Tuesday, February 10, 2009

Fear The Couric!

Whether it’s fastballs in October, or softballs in February, Alex Rodriguez simply cannot come through in the clutch. A-Rod “came clean” Monday, admitting that, yes, he did take performance-enhancing substances between 2001-03 with the Rangers.

And if all you saw or heard yesterday were the excerpts of his ESPN interview with Peter Gammons, you probably were willing to give A-Rod a pat on the back and a job-well-done for admitting his mistake.

But if you actually tuned in for the extended-play version of the interview, you had to wonder if A-Rod would have been better off not saying anything.

Forget for a moment the pretzel-like twists in the logic of his tale: That he didn’t know exactly what it was he took; that he was experimenting (for three years); the implied references to GNC, as if he had ingested some over-the-counter product by mistake; the assertion that he didn’t know whether or not he had actually failed the 2003 test, then convincing himself he really hadn’t.

Even if you watched his interview with the mute button, A-Rod’s fibbing was self-evident. Nobody goes to the nose that often, except maybe Roger Clemens. Nobody telling the truth needs to drink that much water. What A-Rod was doing was water-hoarding, and it was torture to watch.

But I’m starting think that A-Rod is about the least-interesting player in this drama. Here are my five nominees for Best Actor in a Supporting Role.

Katie Couric. Okay, this is Best Supporting Actress, but wow, has anyone had a better six months than Couric? First Sarah Palin, now A-Rod. Who said she couldn’t deliver the tough interview? If I had something to hide, she’s the last person I’d let through my door, other than Selena Roberts. Couric’s questions to Palin last September, hardly of the gotcha variety, provided Barack Obama the last crunching block to clear his path to the end zone. Now, her elicitation from A-Rod in 2007 that he never used, and was never tempted to use, PEDs has blown up in his face, forcing him into his nose-wiping, the dog-ate-my-memory performance Monday.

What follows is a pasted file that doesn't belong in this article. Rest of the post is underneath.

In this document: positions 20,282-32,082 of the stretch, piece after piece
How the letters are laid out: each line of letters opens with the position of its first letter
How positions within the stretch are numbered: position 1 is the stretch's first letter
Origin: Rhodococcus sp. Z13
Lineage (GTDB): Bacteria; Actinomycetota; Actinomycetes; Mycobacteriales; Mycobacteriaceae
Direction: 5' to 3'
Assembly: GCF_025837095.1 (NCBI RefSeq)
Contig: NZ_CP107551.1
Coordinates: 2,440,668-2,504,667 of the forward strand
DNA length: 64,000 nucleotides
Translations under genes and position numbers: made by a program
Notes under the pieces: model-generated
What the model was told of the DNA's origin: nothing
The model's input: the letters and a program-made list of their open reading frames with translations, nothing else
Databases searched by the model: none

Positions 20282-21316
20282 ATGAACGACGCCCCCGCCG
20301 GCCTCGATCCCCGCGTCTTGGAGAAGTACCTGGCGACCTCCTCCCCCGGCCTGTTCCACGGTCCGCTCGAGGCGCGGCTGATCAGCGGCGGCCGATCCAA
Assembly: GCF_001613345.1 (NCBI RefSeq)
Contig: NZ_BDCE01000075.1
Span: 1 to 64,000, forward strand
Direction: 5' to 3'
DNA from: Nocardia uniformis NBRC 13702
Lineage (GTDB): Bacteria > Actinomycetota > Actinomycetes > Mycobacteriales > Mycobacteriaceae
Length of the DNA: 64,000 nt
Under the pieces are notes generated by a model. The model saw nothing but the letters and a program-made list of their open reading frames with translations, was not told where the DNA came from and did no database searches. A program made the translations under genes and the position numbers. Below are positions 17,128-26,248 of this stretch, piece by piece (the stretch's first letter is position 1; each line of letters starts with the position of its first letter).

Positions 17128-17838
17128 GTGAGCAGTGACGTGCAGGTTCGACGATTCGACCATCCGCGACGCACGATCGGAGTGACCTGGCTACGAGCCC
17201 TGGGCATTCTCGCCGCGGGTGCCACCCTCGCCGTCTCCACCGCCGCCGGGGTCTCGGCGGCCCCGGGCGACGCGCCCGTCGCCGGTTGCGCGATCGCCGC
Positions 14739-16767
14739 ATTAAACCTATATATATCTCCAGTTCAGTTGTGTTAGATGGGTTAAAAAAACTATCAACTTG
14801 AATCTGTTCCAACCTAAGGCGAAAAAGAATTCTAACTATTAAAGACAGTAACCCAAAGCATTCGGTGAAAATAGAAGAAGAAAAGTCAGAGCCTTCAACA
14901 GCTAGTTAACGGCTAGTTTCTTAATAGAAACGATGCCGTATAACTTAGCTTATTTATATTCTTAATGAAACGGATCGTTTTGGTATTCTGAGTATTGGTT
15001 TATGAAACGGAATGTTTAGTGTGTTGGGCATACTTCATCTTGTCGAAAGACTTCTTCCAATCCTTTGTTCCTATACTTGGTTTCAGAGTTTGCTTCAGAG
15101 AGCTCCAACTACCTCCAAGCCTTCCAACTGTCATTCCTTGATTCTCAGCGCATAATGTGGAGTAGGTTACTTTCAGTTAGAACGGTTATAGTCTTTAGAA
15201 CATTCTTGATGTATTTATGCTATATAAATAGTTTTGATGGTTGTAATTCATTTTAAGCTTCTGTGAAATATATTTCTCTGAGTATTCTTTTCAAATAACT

Jose Canseco and Tom Boswell. With each new name, Canseco looks more and more vindicated for his whistle-blowing books. Say what you want about the unscrupulous way Canseco has gone about his campaign, but without his revelations, the movement toward finally cleaning up the sport would probably still be languishing. The irony is that baseball could have used Canseco as motivation to clean its house 20 years ago, which makes me wonder what Boswell is thinking today. The brilliant Washington Post baseball writer broke the first steroids story back in 1988, when he accused Canseco of being a “conspicuous” steroid user, and fans at Fenway Park chanted “Steroids!” at Canseco throughout the first two games of the 1988 ALCS. But baseball and its union didn’t hear the message, and allowed Canseco to drive the point home in a much messier way almost 20 years later.

Gene Orza. I’m taking April 3 in the “Gene Orza resigns from the Union” pool. If possible, Orza is coming out of this tale looking far worse than A-Rod, with the allegations of 2004 test-tipping and his role in A-Rod’s fanciful tale Monday. Red Sox fans should be thanking Orza a thousand times over for blocking the final door to the A-Rod trade in 2003. John Henry and Larry Luchhino must be doing handstands and backflips over their remarkable luck that the MLBPA scuttled that trade at the last minute.

Peter Gammons. He’s taking a lot of heat today for conducting a soft interview Monday night, but let’s be fair. He lacked home-court advantage – anytime they break out the soft lighting, you know it’s not Woodward and Bernstein time – and probably had certain stipulations placed upon him. And, sure, he sounded more than fawning in his post-interview wrap-up. But Gammons did the one thing he needed to do: He got A-Rod to talk, and he got A-Rod to dig his own grave by just letting him talk. That was more than enough to turn the “A-pology” into more “A-Fraud.”

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